University of Washington discriminated against whites and Asians: report

"…when the candidate is White, it is just awkward. The last meeting was uncomfortable, and I would go as far as burdensome for me. Can we change the policy to not do these going forward with White faculty?"

An “internal whistleblower” has exposed that the University of Washington discriminated against whites and Asians.

According to an internal report obtained by Newsweek, a black applicant for a tenure position in the psychology department, who ranked third in the candidate selection process, was given a tenure-track assistant professor job in April over white and Asian candidates who were ranked higher.

The outlet added that the university also reportedly excluded white staff from meetings with job candidates, deleted parts of a hiring report to conceal discrimination, and discussed ways to circumvent a recent Supreme Court ruling banning affirmative action in colleges.

A UW spokeswoman told the outlet that, following the whistleblower complaint, the dean of the College of Arts & Sciences “…requested an internal review of this process by what was then called UCIRO (University Complaints, Investigation, and Resolution Office) and is now the Civil Rights Investigation Office."

As a result, psychology faculty have been prohibited from hiring tenured staff for two years. UW's psychology department on its website lists its first mission as promoting social equity "by investigating biased attitudes, inequities, and disparities... by redesigning organizational practice" and "by solving social justice issues."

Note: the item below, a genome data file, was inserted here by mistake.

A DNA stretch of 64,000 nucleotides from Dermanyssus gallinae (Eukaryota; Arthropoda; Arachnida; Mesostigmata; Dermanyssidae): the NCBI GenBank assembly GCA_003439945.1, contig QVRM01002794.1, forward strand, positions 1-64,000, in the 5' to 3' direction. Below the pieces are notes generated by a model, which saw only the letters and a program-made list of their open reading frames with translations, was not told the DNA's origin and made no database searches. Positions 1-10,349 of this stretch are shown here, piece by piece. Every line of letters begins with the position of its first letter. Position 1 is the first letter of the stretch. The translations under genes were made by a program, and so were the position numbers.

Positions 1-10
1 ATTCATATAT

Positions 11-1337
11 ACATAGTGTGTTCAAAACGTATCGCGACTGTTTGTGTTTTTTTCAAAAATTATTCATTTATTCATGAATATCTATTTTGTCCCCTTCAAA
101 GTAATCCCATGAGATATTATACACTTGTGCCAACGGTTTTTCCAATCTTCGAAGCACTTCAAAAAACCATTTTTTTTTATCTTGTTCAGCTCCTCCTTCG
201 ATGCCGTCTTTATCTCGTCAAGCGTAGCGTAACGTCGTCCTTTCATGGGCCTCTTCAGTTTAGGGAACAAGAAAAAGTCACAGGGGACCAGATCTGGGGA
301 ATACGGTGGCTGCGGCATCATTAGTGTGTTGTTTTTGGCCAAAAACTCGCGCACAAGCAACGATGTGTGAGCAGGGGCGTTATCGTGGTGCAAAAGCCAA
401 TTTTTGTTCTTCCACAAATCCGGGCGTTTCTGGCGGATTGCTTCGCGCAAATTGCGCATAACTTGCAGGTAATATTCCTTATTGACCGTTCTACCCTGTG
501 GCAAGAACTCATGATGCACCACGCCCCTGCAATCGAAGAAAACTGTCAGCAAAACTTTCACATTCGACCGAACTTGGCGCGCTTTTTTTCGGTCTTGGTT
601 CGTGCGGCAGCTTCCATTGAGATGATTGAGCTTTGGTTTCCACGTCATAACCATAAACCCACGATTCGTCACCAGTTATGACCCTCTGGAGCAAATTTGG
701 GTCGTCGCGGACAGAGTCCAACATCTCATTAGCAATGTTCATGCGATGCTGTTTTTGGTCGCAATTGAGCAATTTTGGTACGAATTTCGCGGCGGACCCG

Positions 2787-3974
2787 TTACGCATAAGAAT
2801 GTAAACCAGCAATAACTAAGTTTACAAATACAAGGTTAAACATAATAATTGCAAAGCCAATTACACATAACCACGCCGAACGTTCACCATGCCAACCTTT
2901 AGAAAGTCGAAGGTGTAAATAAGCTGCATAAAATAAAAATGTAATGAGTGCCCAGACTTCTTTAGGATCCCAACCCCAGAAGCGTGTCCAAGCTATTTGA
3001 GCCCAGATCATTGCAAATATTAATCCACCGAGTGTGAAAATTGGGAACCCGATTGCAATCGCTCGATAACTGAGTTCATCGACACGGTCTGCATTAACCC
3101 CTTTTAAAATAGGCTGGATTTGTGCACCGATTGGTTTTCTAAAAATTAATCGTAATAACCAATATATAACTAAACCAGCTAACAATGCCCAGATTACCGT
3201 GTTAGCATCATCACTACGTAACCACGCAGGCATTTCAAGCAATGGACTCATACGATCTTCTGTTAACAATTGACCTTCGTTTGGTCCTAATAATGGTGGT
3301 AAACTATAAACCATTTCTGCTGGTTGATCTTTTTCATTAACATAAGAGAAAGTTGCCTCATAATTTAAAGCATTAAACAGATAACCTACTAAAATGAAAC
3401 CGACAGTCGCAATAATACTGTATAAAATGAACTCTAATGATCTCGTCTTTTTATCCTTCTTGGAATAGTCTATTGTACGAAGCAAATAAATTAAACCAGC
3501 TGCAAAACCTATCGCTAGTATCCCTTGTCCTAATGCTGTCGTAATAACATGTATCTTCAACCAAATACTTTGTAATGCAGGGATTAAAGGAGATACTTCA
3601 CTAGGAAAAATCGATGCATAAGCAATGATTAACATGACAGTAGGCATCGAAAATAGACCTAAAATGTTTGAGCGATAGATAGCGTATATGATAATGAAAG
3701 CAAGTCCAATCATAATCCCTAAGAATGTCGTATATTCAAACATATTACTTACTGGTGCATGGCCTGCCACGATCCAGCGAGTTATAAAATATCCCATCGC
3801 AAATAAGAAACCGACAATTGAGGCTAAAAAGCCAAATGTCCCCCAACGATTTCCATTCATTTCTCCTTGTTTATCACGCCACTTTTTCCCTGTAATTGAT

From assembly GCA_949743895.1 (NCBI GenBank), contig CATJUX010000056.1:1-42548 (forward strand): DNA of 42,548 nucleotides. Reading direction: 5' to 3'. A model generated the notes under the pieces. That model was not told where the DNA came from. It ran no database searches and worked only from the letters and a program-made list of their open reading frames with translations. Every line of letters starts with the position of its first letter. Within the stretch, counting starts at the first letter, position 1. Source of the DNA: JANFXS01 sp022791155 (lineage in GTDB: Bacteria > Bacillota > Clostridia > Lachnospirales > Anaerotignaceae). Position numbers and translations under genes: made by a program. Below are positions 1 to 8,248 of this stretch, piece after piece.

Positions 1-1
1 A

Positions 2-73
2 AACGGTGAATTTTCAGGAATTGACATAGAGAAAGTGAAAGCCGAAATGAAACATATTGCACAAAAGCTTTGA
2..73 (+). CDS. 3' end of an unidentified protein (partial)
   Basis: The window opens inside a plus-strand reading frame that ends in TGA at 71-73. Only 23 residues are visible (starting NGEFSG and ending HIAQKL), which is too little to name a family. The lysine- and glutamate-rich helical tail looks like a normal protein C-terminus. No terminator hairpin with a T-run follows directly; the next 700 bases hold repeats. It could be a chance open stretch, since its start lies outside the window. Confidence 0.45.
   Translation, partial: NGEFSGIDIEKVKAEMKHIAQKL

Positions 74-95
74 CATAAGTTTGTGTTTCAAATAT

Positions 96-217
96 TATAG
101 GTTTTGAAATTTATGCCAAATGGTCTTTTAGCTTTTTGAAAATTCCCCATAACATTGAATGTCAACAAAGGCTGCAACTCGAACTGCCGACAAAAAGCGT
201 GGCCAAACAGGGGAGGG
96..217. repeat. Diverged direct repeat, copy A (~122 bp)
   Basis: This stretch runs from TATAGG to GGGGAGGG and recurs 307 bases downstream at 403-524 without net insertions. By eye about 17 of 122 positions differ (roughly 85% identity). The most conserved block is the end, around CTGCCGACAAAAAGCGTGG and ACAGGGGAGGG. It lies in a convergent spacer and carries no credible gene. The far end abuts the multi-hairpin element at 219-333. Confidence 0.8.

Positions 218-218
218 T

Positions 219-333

During another incident in January 2023, five finalists were selected for a tenure-track assistant professor position and were scheduled to be interviewed by the Women Faculty and Faculty of Color groups but the Faculty of Color group refused to have white women at the meeting because the interviews were "awkward" when there was a white candidate.

The person wrote in an email, "…when the candidate is White, it is just awkward. The last meeting was uncomfortable, and I would go as far as burdensome for me. Can we change the policy to not do these going forward with White faculty?"

Washington state passed a referendum banning race-based hiring in universities in 1998.

Additionally, the report showed that faculty attempted to cover up the race considerations. One email in the report stated, "I advise deleting the statement below as it shows that URM [underrepresented minority] applications were singled out and evaluated differently than non-URM applications (which is not allowed as [name redacted] noted)."

In a March email, another person wrote that they wanted to hold Faculty of Color meetings just for candidates of color and wanted to find a way around the affirmative action case regarding admission, at the time pending before the Supreme Court, Students For Fair Admissions v. Harvard, regarding affirmative action.

The faculty member wrote in the email, "My inclination is to hold these meetings only for POC [People of Color] candidates. I'm also mindful that our Provost is now getting anxious about anything that's directed to only some identity groups (i.e., they are getting worried about fallout from the pending Supreme Court affirmative action rulings)."

The person added, "My read is that they'll get fearful of litigation and overcorrect into colorblindness. Maybe our committee can preemptively think our way around this type of future directive.”

Following the report, the university stated that the psychology department is now "barred from conducting searches for tenured and tenure-track faculty positions" for at least two years, "subject to review by the Provost's Office," and will "….undergo a comprehensive review and revision of its hiring processes."

Additionally, all department members "will receive training on how to conduct searches consistent with law and policy."
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